Last year was disappointing for global economic growth. Having started the year expecting 3.7% global growth, an estimated outturn closer to 3% is now likely, with the World Bank becoming the latest in a long list of institutions to reduce its growth estimate last week. Despite this now familiar move, there have been some glimmers of light emerging in the short-term trends in some of the larger economies at the start of 2020. This is even before the benefits of reduced trade tension have fed through.
Manufacturing is still acting as a drag on most developed economies, but sentiment indices are up on the lows hit a few months ago and industrial production enjoyed a modestly better performance in Germany and China (the two underperformers for most of 2019) in November. Too early to call a trend but encouraging, nonetheless.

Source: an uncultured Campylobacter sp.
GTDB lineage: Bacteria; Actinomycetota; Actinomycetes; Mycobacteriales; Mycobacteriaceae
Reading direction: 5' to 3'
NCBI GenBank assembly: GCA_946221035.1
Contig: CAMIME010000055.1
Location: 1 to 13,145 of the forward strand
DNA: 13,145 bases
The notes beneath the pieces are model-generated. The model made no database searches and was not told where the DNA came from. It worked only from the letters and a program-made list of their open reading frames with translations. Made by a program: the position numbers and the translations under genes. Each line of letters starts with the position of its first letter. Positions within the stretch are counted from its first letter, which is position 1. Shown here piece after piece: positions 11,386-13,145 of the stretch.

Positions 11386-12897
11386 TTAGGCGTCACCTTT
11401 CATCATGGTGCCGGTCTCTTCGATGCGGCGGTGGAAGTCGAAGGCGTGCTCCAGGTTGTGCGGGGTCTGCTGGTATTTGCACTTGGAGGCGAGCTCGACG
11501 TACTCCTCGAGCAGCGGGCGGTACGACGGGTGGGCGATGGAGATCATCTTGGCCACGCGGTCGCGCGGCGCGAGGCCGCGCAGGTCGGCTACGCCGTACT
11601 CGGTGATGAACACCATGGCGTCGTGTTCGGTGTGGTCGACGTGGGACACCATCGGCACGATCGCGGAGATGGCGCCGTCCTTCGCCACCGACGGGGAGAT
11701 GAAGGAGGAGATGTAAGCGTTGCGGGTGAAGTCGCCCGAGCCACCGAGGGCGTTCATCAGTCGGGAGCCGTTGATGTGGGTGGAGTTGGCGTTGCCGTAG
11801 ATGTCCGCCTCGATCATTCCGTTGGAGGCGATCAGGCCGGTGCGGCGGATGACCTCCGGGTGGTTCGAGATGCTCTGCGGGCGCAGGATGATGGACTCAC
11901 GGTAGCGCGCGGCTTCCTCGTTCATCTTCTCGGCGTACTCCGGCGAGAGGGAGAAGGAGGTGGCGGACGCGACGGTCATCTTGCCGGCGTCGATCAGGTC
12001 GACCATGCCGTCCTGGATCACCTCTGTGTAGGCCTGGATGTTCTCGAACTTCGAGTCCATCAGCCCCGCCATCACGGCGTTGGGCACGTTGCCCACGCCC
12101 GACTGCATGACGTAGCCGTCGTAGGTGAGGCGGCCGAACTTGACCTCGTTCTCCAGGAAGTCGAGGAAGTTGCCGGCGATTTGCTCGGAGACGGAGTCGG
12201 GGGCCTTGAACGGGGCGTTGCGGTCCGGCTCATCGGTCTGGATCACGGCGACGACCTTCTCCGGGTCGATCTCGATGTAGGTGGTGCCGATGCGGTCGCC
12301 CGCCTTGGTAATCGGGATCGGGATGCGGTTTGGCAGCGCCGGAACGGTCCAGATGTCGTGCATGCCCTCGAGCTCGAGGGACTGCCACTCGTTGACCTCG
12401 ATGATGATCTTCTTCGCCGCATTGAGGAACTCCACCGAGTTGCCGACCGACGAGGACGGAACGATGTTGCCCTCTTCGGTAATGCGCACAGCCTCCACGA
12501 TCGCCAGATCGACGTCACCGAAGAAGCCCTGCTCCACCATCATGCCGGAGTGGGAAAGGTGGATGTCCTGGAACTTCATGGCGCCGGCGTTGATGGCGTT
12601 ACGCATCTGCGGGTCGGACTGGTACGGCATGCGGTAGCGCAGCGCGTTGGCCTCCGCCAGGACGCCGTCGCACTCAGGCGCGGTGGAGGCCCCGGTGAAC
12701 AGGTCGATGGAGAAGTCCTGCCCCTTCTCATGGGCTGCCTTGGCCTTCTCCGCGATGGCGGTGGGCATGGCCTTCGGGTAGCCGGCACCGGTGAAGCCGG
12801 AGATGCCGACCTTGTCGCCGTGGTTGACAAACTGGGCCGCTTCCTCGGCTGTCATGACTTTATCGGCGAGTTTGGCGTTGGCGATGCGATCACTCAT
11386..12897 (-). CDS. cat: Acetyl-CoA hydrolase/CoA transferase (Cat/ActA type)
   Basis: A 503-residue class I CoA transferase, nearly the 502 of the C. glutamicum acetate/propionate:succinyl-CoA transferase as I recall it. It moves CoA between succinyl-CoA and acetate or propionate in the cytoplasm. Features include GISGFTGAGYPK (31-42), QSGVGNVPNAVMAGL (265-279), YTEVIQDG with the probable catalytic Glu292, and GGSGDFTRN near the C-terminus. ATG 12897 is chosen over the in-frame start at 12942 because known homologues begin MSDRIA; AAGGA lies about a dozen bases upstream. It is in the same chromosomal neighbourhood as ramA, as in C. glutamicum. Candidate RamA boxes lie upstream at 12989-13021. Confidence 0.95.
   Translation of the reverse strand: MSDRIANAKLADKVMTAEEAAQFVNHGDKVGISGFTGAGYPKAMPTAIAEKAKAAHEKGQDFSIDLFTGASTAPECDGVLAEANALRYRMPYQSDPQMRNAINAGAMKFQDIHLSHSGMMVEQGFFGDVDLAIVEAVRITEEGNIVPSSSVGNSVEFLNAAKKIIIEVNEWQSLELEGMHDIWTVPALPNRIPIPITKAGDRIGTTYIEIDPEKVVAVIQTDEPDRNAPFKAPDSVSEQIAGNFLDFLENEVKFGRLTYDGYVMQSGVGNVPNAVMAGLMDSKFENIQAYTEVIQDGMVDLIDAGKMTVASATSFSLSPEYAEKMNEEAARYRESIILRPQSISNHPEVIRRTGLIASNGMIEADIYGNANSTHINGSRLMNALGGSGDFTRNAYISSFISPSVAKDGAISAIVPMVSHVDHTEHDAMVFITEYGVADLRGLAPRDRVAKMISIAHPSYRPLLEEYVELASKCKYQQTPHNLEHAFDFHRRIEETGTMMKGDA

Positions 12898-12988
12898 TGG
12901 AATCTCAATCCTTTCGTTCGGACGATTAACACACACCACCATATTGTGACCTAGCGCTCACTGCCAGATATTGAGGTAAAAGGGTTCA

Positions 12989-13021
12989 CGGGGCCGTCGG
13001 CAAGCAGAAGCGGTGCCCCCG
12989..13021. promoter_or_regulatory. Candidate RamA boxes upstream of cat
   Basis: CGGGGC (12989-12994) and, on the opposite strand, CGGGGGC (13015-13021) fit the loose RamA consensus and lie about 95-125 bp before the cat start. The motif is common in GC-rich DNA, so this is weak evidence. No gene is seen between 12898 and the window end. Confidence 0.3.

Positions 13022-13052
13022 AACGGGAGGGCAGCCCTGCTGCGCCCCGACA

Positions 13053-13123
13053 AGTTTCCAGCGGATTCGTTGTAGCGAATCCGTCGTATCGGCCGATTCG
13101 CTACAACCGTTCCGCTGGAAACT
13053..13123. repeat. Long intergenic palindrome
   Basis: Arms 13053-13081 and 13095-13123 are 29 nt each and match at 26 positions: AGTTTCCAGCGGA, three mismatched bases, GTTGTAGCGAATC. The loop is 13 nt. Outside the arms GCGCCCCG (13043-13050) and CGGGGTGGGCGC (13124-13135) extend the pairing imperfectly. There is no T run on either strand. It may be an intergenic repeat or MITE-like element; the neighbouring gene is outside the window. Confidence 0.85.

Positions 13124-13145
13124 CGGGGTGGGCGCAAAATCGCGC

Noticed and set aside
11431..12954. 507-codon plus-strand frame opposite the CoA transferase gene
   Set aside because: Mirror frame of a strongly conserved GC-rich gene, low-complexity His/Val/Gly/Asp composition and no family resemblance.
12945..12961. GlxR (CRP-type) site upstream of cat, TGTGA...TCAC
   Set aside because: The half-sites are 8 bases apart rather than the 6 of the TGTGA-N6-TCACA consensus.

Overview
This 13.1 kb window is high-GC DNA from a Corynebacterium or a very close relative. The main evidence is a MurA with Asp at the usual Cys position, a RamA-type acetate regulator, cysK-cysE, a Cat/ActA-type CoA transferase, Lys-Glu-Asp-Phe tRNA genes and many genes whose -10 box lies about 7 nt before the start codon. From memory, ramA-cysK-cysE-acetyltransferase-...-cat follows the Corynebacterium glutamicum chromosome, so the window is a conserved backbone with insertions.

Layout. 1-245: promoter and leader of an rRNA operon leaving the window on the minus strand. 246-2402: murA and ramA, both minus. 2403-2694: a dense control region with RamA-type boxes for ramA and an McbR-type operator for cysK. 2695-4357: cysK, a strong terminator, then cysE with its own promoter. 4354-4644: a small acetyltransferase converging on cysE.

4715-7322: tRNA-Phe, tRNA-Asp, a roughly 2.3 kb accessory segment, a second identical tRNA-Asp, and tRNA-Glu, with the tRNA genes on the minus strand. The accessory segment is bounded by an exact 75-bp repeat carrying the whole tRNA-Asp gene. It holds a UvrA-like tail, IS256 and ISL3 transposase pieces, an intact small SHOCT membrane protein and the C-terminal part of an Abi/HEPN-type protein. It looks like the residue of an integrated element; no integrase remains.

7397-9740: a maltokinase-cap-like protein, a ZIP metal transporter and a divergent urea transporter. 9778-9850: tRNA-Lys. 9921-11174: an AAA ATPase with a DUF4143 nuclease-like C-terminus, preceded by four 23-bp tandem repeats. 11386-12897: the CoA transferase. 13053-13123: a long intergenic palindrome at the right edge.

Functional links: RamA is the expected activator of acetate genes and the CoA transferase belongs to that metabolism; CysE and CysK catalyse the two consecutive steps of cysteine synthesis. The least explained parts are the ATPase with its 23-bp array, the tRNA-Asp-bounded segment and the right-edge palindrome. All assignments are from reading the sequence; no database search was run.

Services activity continues to be the primary growth driver and enjoyed a bounce in both the US and the euro area, hitting four-month highs in December.
Looking forward, the OECD leading indicator series, which aims to pick up economic turning points six to nine months ahead of time, suggests that the major economies are moving towards the recovery quadrant. The chart below suggests that growth is below potential in all the major economies, but momentum is improving (as measured by the X-axis). China is leading this improvement, reflecting the reflating policies introduced in 2019. However, the US and euro area may soon move to that recovery stage, helped by easier policy in both regions.
Fears that surfaced about the impending risk of recession triggered by the inversion of the US yield curve last August have now passed, with a coordinated improvement now seemingly in train. There is life in this expansion yet.